Law and Disorder

In the early days of my ministry I attended a prison. I had an interest in this that went back to the days when my mother worked as a secretary in a minimum security ‘open prison’, and facilitated a meeting for me with the chaplain. In turn that led a Sunday spent in the old Strangeways, with the remarkable Noel Proctor, and then to a visit to a prison where I was at university in Hull. I have no idea why I felt called to explore this, but it brought me into contact with a world often hidden from public view. Recently, much of the character of this concealed incarceration was portrayed with insight and skill by Jimmy McGovern in the outstanding BBC mini-series, Time. It has stimulated a much needed debate about the day-to-day reality of the criminal justice system.

“McGovern could be criticised for the sheer number of shocking scenes his protagonist witnesses and suffers. But there is nothing in the show that I have not seen first-hand during my time inside”.

“‘There’s nothing here I did not see inside’ – a former HMP inmate on Time” by Eric Allison in The Guardian 18 June 2021

These earlier experiences eventually led to a small role helping out the chaplaincy team close to where I served as a curate. Looking back I have no doubt that I was very innocent in my understanding of life behind bars. I was keen to make connections between this world and the local community and arranged two Sunday visits by our very large confirmation class. The prison Governor was happy to facilitate this on what was a reasonably quiet day of the week. Seeing some of the scenes in Time reminded me of these 11 and 12 year olds sitting in the chapel with many prisoners. The confirmation candidates experienced ‘church’ in a very different setting from the leafy suburbs nearby, and met people who had grown up in very different circumstances. I have no idea what lasting effect it may have had upon them.

The most striking part of McGovern’s drama was the realistic portrayal of corruption. It was not (and is not) a one-sided story. The drama portrays the small nudges and influences that push people further and further towards the edge of their usual behaviour.

“But ’tis strange: And oftentimes, to win us to our harm, the instruments of darkness tell us truths, win us with honest trifles, to betray’s in deepest consequence.”


Macbeth, Shakespeare Act I, Scene 3, lines 124-28

There are still many conversations and situations which took place during my brief chaplaincy that have shaped and informed my ministry. Seeing a Deputy Governor and a life-sentence prisoner side-by-side with hands outstretched, sharing Communion together. A prisoner feeling aggrieved about some injustice in the prison system, who started to tell me his tale but then decided: ‘but you haven’t got the power to sort it’ – and promptly walked away. A young man who had made a dreadful mistake and was determined to start afresh. The carol service which was both strange and deeply moving.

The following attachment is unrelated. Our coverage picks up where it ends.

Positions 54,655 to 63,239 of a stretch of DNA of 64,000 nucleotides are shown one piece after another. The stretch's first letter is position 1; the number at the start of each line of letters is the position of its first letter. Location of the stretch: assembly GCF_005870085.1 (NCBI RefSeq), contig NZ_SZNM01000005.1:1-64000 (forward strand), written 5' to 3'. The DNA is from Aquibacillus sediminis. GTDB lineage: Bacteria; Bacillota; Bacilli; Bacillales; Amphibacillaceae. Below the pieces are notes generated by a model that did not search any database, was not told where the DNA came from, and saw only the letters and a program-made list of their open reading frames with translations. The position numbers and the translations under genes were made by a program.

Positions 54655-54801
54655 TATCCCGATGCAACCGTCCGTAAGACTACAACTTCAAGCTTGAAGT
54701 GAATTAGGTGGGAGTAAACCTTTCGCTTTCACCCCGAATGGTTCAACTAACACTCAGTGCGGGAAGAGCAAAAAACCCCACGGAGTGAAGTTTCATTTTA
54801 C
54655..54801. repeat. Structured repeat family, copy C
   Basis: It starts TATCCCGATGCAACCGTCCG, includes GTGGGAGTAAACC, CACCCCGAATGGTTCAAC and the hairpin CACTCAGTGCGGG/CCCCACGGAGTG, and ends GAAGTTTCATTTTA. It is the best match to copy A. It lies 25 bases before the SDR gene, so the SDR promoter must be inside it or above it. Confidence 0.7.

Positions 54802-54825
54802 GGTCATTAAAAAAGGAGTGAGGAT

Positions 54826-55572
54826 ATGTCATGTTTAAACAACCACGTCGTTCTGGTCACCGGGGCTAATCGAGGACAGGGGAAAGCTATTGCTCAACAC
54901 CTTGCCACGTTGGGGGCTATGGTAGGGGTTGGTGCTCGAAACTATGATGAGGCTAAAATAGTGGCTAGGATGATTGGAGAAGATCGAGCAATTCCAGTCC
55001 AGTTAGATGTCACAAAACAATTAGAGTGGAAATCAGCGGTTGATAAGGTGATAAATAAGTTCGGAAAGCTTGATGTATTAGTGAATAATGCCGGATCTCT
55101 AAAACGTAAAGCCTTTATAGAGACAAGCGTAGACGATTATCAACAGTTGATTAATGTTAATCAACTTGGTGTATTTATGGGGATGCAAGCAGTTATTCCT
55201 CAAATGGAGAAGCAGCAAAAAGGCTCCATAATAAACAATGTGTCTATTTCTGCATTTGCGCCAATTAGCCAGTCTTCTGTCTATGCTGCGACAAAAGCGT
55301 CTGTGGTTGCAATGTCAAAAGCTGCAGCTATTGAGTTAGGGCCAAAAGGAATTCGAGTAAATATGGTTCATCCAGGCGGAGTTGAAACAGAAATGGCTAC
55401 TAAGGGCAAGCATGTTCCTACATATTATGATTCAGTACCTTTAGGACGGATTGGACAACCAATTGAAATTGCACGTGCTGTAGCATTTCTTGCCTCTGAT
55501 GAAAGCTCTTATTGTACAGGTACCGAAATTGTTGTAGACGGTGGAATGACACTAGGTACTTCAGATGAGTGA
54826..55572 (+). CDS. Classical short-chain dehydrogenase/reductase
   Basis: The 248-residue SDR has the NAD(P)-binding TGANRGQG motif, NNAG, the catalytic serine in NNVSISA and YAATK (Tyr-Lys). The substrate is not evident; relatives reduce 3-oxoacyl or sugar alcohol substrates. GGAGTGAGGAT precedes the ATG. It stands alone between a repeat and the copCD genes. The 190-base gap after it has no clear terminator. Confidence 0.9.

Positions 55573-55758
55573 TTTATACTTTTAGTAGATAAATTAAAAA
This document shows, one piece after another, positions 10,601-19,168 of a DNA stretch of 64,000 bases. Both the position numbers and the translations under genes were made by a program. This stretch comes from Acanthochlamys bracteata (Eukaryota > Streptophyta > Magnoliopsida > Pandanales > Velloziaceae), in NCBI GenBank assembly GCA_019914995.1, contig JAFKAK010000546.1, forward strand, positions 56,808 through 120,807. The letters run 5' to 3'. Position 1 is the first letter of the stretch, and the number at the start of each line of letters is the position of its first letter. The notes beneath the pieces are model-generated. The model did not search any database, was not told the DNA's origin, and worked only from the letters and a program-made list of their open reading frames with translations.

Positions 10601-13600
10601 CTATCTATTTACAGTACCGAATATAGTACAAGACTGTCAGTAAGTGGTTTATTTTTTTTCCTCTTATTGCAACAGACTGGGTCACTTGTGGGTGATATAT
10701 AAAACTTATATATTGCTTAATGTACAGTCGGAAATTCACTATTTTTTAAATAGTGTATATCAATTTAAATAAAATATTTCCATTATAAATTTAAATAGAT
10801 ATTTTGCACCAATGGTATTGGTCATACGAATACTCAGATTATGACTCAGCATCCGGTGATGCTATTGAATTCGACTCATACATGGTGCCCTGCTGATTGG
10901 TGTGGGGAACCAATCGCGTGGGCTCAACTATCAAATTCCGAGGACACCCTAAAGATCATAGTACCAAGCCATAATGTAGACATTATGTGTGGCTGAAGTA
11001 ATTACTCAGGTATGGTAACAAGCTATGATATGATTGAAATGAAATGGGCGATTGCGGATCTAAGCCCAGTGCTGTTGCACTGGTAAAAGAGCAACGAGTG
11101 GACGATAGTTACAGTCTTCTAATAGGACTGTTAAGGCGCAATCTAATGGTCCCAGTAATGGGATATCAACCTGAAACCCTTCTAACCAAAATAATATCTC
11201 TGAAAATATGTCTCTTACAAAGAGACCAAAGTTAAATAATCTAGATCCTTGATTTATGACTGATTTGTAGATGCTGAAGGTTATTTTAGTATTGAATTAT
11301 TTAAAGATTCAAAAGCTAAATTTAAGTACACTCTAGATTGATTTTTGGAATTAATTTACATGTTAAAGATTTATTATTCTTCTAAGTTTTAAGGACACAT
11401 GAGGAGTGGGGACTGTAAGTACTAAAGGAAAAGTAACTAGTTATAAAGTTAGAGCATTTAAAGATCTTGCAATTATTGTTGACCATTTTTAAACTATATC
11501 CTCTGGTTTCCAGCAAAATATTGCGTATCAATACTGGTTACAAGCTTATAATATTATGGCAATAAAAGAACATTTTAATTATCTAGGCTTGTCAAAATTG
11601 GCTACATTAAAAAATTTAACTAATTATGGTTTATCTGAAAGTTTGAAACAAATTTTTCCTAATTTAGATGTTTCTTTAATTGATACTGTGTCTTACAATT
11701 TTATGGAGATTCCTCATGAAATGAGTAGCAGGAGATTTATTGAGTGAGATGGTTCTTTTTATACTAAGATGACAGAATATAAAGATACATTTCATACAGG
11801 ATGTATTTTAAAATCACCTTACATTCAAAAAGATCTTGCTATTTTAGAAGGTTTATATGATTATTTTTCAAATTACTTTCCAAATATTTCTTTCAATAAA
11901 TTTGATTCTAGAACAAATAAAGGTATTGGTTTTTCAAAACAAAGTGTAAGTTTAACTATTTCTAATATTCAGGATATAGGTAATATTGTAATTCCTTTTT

There is a chaplain in McGovern’s drama. It’s never easy to portray spiritual support in largely secular times but Time manages to achieve a sense of authenticity and purpose. So many things are beyond the chaplain’s power to resolve, but what can be done is very moving. It felt as though ‘Miss’ knew what she was about, nether colluding nor despairing, but walking a narrow corridor of integrity in a culture where violence was only ever a heartbeat away. A way of being that brought to mind the writings of Ety Hilesum.

“I know that those who hate have good reason to do so. But why should we always have to choose the cheapest and easiest way? It has been brought home forcibly to me here how every atom of hatred added to the world makes it an even more inhospitable place.”

Etty Hillesum, An Interrupted Life: The Diaries, 1941-1943; and Letters from Westerbork

Changing the dynamics that foster corruption and violence will never be easy. We need a spirituality that has no illusion about this reality but, like Hillesum, is equally if not more determined to resist the temptation to be less than we are. Thankfully, McGovern’s drama is not without realistic hope. At the outset it seems to lie only in the small frame of the chaplain, surrounded by forceful men on every side. She remains faithful to her task, even when help is rejected. As the storylines progress others find their own moment of resistance, often at cost, and discover a way through to somewhere that offers the possibility of redemption. To portray this in a realistic way is not easy – evil always seems more credible – but it is accomplished in this drama. Which is an important reminder that wholly giving way to despair is perhaps the greatest betrayal of all.

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